We need to remember that systemic racism does not just exist in the justice system, but also in healthcare, education systems, public policy, housing, hiring, and more,

These forced sterilizations Wooten has brought to the public’s attention are merely a snapshot of the larger forces of exploitation, erasure of immigrant identities and humanities, and marginalization. This complaint is not a one-off event – media covers these stories as such and sensationalizes suffering until either the public doesn’t want to hear about them anymore or the next story of suffering makes headlines. Wooten’s complaint is yet another instance revealing the inhumanity of our immigration system and the complacency of those in power.

We need to remember that systemic racism does not just exist in the justice system, but also in healthcare, education systems, public policy, housing, hiring, and more,” Jones tells me.

Systemic racism certainly exists in the immigration system. But this story is not characterized as one that is a product of racist systems. The hyper-focus on the allegations of forced sterilizations and the use of the term “uterus collector” through which many news publications are framing Wooten’s claims expunges the larger picture of how inhumanely immigrants are treated in the U.S., not just in the Trump era, but always, since the conception of this country.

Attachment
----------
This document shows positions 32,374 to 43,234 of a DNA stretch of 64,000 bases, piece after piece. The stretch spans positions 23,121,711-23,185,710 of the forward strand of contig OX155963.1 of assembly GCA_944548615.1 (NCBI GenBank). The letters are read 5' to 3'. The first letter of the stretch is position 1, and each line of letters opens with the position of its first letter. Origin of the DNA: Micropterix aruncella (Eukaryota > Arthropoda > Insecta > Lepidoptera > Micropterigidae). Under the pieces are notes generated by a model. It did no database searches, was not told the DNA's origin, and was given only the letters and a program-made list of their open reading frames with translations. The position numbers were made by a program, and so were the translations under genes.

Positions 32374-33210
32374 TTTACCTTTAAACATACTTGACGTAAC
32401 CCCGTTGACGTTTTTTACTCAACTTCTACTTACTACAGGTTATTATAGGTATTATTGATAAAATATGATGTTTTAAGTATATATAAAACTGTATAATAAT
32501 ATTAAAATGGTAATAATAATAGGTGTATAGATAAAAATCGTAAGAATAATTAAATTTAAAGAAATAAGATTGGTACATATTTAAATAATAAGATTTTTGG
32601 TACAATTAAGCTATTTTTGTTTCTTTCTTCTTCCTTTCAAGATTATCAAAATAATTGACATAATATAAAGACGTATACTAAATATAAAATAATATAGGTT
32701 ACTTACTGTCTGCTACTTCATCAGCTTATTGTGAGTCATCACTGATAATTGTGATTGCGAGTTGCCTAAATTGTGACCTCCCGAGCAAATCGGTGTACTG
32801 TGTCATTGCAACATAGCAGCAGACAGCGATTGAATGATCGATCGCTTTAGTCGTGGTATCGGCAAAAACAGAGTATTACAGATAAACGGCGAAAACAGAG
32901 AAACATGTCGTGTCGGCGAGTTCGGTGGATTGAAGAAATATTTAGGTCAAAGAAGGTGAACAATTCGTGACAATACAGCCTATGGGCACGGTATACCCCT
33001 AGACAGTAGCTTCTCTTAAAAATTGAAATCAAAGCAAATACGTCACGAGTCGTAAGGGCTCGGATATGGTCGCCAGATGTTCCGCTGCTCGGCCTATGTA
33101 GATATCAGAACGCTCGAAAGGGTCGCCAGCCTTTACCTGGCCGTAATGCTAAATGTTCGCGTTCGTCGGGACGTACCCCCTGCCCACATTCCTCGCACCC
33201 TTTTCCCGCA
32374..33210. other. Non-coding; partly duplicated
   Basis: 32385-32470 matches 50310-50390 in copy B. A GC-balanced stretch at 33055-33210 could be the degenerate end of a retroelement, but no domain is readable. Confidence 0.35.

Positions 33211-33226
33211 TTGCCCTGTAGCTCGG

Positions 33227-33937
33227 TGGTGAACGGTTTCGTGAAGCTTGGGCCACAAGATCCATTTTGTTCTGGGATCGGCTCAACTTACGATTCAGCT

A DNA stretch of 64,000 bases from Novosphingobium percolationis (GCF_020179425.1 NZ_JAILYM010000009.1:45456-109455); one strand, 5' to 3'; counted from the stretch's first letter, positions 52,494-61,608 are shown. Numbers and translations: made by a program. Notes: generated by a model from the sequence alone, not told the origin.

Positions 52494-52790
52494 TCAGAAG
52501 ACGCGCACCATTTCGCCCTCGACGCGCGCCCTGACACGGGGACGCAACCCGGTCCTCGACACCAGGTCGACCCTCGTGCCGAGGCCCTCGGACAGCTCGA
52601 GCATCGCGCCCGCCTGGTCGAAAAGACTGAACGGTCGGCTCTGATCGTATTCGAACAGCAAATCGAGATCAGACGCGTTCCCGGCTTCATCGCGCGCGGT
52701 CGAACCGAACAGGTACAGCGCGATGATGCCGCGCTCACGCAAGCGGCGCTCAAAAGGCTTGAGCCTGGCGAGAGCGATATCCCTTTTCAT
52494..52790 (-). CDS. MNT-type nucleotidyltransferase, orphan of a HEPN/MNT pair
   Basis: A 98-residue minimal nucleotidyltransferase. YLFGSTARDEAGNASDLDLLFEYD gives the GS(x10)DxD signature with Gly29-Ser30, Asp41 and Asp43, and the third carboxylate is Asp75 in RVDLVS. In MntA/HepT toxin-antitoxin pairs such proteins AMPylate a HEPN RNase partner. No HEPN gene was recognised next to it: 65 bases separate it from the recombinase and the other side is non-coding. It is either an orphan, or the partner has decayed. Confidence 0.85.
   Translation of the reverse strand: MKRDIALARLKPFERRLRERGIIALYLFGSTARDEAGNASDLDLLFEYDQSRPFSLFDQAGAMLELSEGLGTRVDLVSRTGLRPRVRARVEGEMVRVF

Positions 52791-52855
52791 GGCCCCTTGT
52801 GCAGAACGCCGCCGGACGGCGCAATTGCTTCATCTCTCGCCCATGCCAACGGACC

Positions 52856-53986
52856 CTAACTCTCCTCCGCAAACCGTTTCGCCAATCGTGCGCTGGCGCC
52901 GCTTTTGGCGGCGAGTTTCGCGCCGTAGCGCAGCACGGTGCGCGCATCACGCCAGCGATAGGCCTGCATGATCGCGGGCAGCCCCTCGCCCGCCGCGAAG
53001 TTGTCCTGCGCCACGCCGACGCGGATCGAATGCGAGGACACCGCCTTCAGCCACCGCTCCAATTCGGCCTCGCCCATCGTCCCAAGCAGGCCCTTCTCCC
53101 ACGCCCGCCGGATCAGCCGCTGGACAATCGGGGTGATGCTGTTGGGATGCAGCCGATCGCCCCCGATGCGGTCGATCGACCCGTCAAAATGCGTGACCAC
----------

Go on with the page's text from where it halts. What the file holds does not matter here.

Cameron states that “it’s the same system, it’s the same complete lack of accountability.”

It does not matter who is in charge. Yes, policies and rules were different under President Obama (who deported more undocumented immigrants than any other president with a focus on “criminals” rather than the general undocumented population and families and children), but the system is essentially the same and the existing system has made everything that is happening possible. The current administration is actively working to further martialize the immigration system. Trump enacted a Muslim ban; he called Mexican immigrants rapists and murderers; he has been enforcing stricter border regulations; he has made it possible for ICE to target undocumented immigrants who have been here for decades and have nothing more serious than a traffic ticket on their record.

Immigrants are human. We need systems in place that value human lives, not power and profit.

“Immigrants are defined by what is being done to them,” says Cameron.

How we talk about immigrants, how we are told to view them, what we see about them on the news – all of this plays a role in how we define immigrants. These marginalized populations continue to suffer because the systems we have in place in the U.S. are profit driven, not humanity centered. We will continue to hear these narratives put forth by a hegemony that profits off the suffering of marginalized populations. The true problem is that the conditions for this to happen even exist.

Immigrants are human. We need systems in place that value human lives, not power and profit.

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Dola Haque

By Dola Haque

Junior Weddings Editor